We would definitely stay at Tulemar again.

Stunning Ocean Views, Private Beach

by TripAdvisor Member brklyntravelers

We stayed at Tulemar in a bungalow for a few nights, and it was fantastic--the bungalows feel like they are out on the edge of the hill, so you get great views of the ocean.

Our bungalow was very nice--clean, well-decorated, and a good size for two people. It felt luxurious and pampered.

You can call a car to take you down to the private beach, since it is a very steep and long walk--we recommend that you ask the front desk to have the driver call when he has arrived--a few times when they were busy, the wait took 15 minutes, which can get annoying if you are waiting outside.

We loved the private beach--it was quiet and secluded, and in addition to the bar, they provide lounge chairs and umbrellas, boogie boards, and kayaking equipment for guests. We stayed until sunset on both days that we were there, and it was gorgeous.

The pool is also very nice--the only problem is that Tulemar seems to be doing quite a bit of construction (this seems to be happening at many places in the area), so I left the pool area because I could hear the construction and smell gasoline from the trucks. That was the only real downside. We did not hear any construction when we were in our bungalow, but to be safe, I would make sure to request a bungalow away from any construction.

Breakfast every morning was delicious.

We would definitely stay at Tulemar again.

great bed, awful shower

by A TripAdvisor Member

Tulemar has great beds! Great views. Each bungalow has a little kitchenette so it would be great for a long stay. However the shower is horrible! There is absolutely, positively no shower pressure (and we have become experts at removing the flow restrictors in all sorts of shower heads). No can do here. At $270 a nite they have got to get the shower sorted. The rooms were nice but a little steep in price given construction starts at 6:00am! But that is par for the course in Manuel Antonio. We tried to buy a watermelon at a little market and they were going to sell it to us for $8! You can buy 4 watermelons on the side of the road anywhere else in the country for $2.

Beautiful 3 bedroom Casa

by TripAdvisor Member sloth2

We just returned from our trip and loved the new 3 bedroom Casa at Tulemar. The only drawback was the construction noise, which we did get used to. We were in number 411 which was about as close as you can get to the construction. Although even with the construction we did see white faced monkeys and a different type of monkey in the trees right outside of our balcony. There were all types of colorful birds also. The construction does go on from 6 a.m. to 6 p.m. every day but Sunday. The pool was very nice and we usually had it all to ourselves. I have two boys ages 2 and 4 and they would have rather been at the pool than at the beach so we spent a lot of time at the pool. We also enjoyed the hot tub on our balcony. You could just lay in there and watch for the birds and monkeys (along with the construction noise in the background). The outdoor showers in the Casa took a little getting used too but ended up being great as you could look for wildlife while showering. We did walk down a couple of times to the private beach which was awesome! During the walk we spotted 3 toed sloths in the trees and a group of monkeys. My husband was down on the beach one day and heard and spotted a howler monkey. We saw more animals on the Tulemar property than we did when we went to the park.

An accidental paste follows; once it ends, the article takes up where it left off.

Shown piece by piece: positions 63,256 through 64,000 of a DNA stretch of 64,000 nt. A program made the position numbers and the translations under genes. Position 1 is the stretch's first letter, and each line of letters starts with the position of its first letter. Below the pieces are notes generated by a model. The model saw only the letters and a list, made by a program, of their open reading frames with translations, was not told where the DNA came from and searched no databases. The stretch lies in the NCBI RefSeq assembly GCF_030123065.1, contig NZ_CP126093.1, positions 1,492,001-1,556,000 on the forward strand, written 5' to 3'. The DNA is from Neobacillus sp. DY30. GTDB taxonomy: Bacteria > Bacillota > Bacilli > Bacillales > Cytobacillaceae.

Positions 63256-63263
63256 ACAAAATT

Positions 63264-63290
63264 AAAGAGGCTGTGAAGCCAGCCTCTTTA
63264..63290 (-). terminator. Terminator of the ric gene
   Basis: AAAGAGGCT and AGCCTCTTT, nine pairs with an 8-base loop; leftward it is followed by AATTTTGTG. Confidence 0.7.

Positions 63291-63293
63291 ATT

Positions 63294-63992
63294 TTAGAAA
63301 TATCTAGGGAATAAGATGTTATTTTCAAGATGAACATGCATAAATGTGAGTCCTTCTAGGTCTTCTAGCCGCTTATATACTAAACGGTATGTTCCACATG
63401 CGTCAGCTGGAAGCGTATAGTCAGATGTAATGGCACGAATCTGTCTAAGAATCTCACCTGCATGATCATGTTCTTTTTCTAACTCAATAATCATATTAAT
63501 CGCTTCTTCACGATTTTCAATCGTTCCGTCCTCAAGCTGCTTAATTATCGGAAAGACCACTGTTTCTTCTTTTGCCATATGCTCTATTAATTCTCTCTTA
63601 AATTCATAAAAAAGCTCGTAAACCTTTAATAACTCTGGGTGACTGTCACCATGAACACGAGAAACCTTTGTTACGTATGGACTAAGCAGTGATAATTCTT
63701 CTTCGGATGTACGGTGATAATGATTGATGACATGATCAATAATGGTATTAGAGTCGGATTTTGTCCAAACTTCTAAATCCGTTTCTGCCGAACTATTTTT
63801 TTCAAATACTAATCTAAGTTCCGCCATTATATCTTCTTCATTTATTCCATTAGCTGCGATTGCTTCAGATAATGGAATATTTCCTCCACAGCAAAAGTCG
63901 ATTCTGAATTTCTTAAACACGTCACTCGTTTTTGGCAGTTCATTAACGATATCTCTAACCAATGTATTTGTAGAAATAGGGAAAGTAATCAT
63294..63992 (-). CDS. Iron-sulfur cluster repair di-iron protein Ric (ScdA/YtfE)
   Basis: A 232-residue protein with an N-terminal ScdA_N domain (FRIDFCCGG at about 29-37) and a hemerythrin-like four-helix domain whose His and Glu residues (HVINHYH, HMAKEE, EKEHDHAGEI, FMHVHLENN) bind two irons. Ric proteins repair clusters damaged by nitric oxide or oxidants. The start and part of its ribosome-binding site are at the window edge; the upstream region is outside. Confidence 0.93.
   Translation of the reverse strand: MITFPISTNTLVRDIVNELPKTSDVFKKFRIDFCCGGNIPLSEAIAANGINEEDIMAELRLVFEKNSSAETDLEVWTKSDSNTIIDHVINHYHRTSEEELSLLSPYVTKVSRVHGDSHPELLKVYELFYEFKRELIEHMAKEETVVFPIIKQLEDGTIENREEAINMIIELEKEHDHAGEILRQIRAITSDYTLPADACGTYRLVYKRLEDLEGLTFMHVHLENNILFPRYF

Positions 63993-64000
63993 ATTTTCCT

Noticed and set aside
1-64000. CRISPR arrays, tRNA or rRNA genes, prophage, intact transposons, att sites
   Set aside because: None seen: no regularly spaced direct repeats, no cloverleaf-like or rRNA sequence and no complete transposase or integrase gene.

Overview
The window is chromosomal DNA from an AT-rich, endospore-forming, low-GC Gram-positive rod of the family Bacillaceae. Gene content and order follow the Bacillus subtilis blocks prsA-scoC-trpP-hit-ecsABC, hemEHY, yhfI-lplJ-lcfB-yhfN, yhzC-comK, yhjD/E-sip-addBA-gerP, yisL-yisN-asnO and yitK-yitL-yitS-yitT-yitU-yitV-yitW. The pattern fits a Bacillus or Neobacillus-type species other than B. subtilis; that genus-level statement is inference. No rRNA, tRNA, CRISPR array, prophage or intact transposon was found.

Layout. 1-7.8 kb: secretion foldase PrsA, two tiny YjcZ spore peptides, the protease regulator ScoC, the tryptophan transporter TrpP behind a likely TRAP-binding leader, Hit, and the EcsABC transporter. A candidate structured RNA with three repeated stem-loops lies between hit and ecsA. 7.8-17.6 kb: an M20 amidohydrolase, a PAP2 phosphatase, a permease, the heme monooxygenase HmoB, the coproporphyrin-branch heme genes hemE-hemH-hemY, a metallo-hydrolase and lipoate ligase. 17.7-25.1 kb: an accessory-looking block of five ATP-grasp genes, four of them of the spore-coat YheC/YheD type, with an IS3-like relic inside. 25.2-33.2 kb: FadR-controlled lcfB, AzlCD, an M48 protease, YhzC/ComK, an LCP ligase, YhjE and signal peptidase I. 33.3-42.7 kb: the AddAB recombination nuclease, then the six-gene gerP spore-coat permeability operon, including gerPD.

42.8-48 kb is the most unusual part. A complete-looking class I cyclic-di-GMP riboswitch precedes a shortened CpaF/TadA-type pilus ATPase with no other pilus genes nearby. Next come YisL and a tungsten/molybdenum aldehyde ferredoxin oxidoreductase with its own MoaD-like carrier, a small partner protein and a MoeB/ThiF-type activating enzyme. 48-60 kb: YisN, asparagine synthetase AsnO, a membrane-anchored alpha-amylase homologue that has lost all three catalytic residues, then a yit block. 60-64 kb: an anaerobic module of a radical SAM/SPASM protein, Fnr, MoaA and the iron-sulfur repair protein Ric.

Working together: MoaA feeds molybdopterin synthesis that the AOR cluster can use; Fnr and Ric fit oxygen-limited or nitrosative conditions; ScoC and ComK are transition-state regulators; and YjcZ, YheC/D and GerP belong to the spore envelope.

We ate our breakfast everyday at the Tulecafe. The food was good. We had room service twice for lunch and the food was also good. Not too crazy about the hamburgers though. Everybody was very friendly. The concerige was very helpful and the shuttle driver Victor was super nice. He would take you to the beach or someplace else if it was close to the property. We couldn't really walk to a lot of places with two small kids in tow although it is possible.
Overall we had a fantastic time and would love to go back again, hopefully when construction is done!

Monkeys on the Roof

by A TripAdvisor Member

My husband and I were at Tulemar for our son's wedding. The ceremoney was held at one of the private homes available for rent , Casa de Frutas. It was a fantastic Balinese designed home with custom made furniture and south sea decor. The wedding party stayed at the house while we were at a bungalow next door. The morning after the wedding we were awakened by sounds on the roof which turned out to be numerous white faced monkeys jumping from the trees onto our villa. I woke my husband up to come out to see the wildlife enjoying a beautiful morning. One of the monkeys was a mother carrying her baby on her back! During our 4 day stay that was the only time we saw animals at the resort other than an iguana which seems to reside at the restaurant.

The staff is very friendly and helpful, the pool is small but in a lovely tree framed setting. The beach is private but accessible only by car or van due to the steepness of the road - the resort provides van pickup. The complimentary breakfast buffet is very good but lunch took too long to be served. I would suggest picking up some staples at the market and having lunch at your bungalow or at the beach.

There are a number of off premises tours available. We enjoyed the sailboat tour very much -saw dolphins and went snorkeling. The canopy tour was exciting and our son liked the horseback tour and the wave runner experience. All in all, a very pleasant setting for a memorable occasion.